Former LSTM Director, Professor Janet Hemingway, awarded RSTMH's highest honour: the Sir Patrick Manson Medal

News article 17 Sep 2019
LSTM Professor Janet Hemingway and RSTMH President Dr Sarah Rowland-Jones

LSTM is delighted that former Director, Professor Janet Hemingway, has been awarded the Sir Patrick Manson Medal, the Royal Society of Tropical Medicine and Hygiene’s (RSTMH) highest mark of distinction.

Awarded tri-annually since 1923, Professor Hemingway becomes the first woman to receive the medal and she does so as a joint recipient along with Oxford University’s Emeritus Professor of Tropical Medicine, Dr David Warrell.

Professor Hemingway served as LSTM’s Director between 2001 and 2018 and has dedicated her professional life to alleviating human suffering through the study if insect transmitted human diseases, most notably via the malaria transmitting mosquito.

After having received the medal from RSTMH President Dr Sarah Rowland-Jones, Professor Hemingway said: “I am extremely pleased to have become the first woman to receive this prestigious  award - it really is like standing on the shoulder of giants. I learned a long time ago not to be afraid of taking on those large challenges, I think if you make a decision about where you want to go, you will be amazed at how far you can get."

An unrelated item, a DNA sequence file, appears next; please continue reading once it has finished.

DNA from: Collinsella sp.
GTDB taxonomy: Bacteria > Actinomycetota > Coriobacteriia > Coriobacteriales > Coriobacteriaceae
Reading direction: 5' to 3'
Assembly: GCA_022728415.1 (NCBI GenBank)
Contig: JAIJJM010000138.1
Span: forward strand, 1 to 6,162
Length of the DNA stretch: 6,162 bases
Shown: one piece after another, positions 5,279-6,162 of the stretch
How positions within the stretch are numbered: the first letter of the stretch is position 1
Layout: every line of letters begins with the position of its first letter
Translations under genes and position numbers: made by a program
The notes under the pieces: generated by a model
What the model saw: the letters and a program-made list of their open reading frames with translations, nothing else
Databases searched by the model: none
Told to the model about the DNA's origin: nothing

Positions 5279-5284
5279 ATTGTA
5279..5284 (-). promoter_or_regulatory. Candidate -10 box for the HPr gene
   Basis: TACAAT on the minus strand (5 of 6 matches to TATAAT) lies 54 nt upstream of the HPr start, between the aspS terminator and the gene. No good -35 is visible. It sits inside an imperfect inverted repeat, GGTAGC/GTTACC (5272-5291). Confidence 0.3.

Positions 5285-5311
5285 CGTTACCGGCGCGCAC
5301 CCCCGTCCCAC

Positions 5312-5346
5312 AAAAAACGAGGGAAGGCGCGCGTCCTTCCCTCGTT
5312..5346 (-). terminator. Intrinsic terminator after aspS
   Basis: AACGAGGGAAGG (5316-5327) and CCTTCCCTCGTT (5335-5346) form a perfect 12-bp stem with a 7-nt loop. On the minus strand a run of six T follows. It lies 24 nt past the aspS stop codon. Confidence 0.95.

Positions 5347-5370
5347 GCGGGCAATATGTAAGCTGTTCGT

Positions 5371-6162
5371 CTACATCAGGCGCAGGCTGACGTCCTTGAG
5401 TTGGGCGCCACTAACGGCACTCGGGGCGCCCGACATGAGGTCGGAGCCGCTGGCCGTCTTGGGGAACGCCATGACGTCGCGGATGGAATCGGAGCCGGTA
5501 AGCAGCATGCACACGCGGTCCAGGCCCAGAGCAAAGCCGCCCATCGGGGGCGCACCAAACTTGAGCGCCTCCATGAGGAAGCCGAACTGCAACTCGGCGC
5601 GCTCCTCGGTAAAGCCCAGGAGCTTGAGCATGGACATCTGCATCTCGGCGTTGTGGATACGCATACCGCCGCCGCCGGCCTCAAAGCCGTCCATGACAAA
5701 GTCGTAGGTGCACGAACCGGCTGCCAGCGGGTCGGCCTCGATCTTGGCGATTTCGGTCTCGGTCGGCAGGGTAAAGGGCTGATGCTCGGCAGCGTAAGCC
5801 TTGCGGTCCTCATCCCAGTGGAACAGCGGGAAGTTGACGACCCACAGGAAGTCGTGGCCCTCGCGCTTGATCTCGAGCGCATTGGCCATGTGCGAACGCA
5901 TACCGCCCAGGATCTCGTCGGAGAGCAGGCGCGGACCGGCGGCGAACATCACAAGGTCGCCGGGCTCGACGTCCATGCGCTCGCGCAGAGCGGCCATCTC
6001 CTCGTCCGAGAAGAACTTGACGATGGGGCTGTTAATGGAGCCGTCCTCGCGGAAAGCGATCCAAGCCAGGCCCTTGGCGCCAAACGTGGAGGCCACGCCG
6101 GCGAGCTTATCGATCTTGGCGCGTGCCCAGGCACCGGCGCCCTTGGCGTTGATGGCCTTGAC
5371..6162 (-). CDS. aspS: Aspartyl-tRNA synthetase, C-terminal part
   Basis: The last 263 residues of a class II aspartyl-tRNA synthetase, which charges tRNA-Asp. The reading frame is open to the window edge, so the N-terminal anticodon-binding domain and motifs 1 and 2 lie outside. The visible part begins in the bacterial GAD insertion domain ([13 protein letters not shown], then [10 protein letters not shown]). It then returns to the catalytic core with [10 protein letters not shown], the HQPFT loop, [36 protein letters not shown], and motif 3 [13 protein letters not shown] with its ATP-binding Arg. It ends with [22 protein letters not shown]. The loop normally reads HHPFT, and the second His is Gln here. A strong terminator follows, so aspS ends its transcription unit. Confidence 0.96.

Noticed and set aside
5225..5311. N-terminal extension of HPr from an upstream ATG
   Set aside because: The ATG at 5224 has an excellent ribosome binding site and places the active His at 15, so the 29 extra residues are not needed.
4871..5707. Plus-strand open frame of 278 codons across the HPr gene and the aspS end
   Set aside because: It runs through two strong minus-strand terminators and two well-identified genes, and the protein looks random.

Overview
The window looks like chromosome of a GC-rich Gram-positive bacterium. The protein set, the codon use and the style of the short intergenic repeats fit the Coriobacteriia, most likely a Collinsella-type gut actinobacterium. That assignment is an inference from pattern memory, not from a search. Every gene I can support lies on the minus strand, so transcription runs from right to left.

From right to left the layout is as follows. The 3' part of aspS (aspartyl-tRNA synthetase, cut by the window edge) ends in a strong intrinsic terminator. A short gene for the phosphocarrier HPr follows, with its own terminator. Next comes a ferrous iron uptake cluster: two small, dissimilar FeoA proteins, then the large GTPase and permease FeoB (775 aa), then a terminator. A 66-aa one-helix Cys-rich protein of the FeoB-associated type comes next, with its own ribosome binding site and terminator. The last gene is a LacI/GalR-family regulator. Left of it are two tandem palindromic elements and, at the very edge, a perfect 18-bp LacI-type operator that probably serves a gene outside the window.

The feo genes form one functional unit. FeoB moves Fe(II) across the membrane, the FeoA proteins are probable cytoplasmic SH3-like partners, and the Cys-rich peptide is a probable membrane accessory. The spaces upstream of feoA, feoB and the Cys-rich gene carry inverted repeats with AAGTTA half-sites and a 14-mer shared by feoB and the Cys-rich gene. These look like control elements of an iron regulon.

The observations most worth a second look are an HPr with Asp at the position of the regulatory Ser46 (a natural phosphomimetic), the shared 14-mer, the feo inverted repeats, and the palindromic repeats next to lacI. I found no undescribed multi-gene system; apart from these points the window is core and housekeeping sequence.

Whilst serving as LSTM’s Director Professor Hemingway was the first CEO of the Bill and Melinda Gates funded Innovative Vector Control Consortium (IVCC), which she initiated. The product development partnership was created in 2006 to stimulate the development of new public health insecticides for malaria and dengue control with an initial $50M investment from the Foundation.

She has been the recipient of many honours and awards throughout her career including honorary doctorates from Sheffield University, the Universities of Warwick and Chester as well as an Honorary Fellowship from the Faculty of Public Health. Inaugurated as a Fellow of a number of academies she was elected as a Foreign associate of the National Academy of Sciences, USA in 2010 and was inaugurated as a Fellow of The Royal Society in 2011. She was made a Commander of the British Empire (CBE) for services to the Control of Tropical Disease Vectors in 2012.

As she stepped down as Director, LSTM initiated the Hemingway Fellowship in her honour. Funded through the generosity of donors the three-year fellowship will look to recruit an early career researcher to work within the Department of Vector Biology and to have mentoring from Professor Hemingway. Applications are now open for inaugural Fellow and you can learn more and apply here.